Journaling: The Basics

Although it has mostly been supplanted by NTFS in the PC world, the FAT file system remains a popular choice for embedded developers. In addition to offering an embedded application the ability to seamlessly interact with a PC (since Windows continues to support FAT) a FAT-based file system solution can be a surprising source of added reliability for developers of devices that must operate with inconsistent power sources. But to deliver protection from power failures, a FAT implementation must be equipped with a journaling module.

In this brief article, we’ll go over the basics of how a journaling module works, what it does and doesn’t protect against, and how to enable the journaling module provided with Micrium’s FAT implementation (µC/FS).

A journaling module keeps track of changes not yet committed to the file system by recording the intentions of such changes in a data structure known as a “journal.” With this history of operations, the journaling module can maintain the file system directory hierarchy in the case of a power failure and ensure that the underlying structure is not corrupted. It’s important to note that, although the journaling module does protect the system from corruption, it does not provide protection for the data (the file contents, in other words). So, following a power failure, it’s possible for a file (that was being modified at the time of the failure) to be in an “unknown” state, in which all, a portion, or none of its expected contents are missing.

Of course, the specific steps that must be followed to use journaling vary across file system implementations. With Micrium’s FAT-based implementation (µC/FS), the procedure is a simple one, allowing you to go from not having any power-failure protection to fully protected in just four steps:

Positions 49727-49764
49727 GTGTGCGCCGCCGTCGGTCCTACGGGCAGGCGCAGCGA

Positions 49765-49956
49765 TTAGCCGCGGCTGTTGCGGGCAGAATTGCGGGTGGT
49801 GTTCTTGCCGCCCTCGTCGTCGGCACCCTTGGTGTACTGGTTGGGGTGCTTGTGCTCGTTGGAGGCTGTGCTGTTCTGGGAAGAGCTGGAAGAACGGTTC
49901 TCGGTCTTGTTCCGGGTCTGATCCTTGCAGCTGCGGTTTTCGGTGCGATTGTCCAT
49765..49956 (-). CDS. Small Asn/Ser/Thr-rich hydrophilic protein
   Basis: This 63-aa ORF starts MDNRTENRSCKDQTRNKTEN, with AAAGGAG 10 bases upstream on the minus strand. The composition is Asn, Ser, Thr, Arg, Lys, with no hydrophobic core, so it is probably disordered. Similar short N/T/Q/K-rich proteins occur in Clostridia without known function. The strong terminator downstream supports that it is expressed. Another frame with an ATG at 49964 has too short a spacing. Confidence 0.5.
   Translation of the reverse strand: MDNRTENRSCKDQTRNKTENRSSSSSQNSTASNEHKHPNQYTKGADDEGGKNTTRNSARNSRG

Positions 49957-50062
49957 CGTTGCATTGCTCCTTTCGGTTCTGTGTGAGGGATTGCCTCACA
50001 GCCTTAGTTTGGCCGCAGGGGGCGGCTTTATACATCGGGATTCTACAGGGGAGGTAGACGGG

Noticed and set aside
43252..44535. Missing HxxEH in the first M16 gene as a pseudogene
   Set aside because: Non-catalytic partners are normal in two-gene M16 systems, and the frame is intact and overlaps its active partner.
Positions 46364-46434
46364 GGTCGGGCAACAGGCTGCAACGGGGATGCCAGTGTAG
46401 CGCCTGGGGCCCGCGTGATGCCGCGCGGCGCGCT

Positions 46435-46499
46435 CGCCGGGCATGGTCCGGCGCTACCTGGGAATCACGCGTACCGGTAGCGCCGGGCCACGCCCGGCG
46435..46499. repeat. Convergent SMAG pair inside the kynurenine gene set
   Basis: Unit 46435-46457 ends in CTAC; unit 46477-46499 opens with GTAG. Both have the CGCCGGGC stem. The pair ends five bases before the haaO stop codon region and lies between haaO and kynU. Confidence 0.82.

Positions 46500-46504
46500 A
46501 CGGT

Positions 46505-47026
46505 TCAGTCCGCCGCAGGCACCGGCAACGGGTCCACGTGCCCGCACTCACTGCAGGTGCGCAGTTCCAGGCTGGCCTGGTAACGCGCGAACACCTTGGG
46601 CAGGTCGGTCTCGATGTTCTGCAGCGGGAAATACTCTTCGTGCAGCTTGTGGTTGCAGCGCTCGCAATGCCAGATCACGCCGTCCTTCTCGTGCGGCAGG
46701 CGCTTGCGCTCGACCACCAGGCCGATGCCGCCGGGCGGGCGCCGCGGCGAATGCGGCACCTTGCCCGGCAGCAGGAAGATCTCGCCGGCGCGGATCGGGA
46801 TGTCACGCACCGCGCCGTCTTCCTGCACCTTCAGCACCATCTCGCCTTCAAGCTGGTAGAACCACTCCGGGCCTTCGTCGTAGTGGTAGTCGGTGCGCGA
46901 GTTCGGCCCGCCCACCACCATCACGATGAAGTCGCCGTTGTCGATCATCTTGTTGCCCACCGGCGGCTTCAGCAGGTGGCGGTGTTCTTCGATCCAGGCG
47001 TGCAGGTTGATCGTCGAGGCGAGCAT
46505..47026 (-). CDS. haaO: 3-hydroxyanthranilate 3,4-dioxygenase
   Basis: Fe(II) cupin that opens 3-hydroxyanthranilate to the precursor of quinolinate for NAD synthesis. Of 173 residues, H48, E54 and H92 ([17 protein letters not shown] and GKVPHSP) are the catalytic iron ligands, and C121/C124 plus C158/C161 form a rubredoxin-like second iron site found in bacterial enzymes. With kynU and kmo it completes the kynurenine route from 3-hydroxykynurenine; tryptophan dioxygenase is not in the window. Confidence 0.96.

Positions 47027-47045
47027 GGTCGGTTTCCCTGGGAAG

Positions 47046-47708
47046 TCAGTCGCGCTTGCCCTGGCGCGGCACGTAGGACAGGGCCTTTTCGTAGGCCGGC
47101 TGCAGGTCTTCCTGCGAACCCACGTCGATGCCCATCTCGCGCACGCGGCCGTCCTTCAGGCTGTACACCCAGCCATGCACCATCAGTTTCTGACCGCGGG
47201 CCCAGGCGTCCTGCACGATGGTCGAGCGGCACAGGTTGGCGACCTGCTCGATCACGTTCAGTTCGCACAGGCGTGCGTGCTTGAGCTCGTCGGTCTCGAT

1. You should start by ensuring that the fs_fat_journal.c file can be found in your project.This file has the following location:


    ($:\ represents the location of your Micrium software folder.)

  2. You’ll need to enable the FS_FAT_CFG_JOURNAL_EN #define in fs_cfg.h. In a Micrium example project, this file is normally contained in the same folder as the application code.FS_FAT_CFG_JOURNAL_EN enables the functions necessary to perform recordings during file system operations.
  3. You should update your application code with calls, to the below µC/FS API functions, for opening and starting the journal on a specified volume. It’s important to note that the device and volume must be mounted prior to performing these calls.
    • FS_FAT_JournalOpen()This opens the journal file found within the file system. If a journal cannot be located, then the file system will create one.
    • FS_FAT_JournalStart()Following this call, any changes to the targeted volume will be recorded in the journal.
  4. Finally, you’ll need to repeat step 3 for every additional volume with which you would like to use journaling. This is necessary because the journaling module is enabled for one particular volume at a time.

If you’ve completed all of the above steps, your application is using µC/FS’s journaling module and is protected against corruption. You may have noticed that instructions to stop and close the journaling module were not mentioned above. Although these options are available (stop with FS_FAT_JournalStop(), and close with FS_FAT_JournalClose()), it is our recommendation that you do not stop or close the journaling module, as once updates to the journal have been discontinued, all file system processes beyond that point will not be recorded or protected.

For more information on the journaling module, how it works and known limitations, please check out the “Optional Journaling System” section of our µC/FS documentation.

For users interested in a file system solution that protects the system as well as the data (although without the same level of PC compatibility), we also provide a transactional (atomic) file system named Reliance Edge. Please check out the Reliance Edge page for more information on this module.

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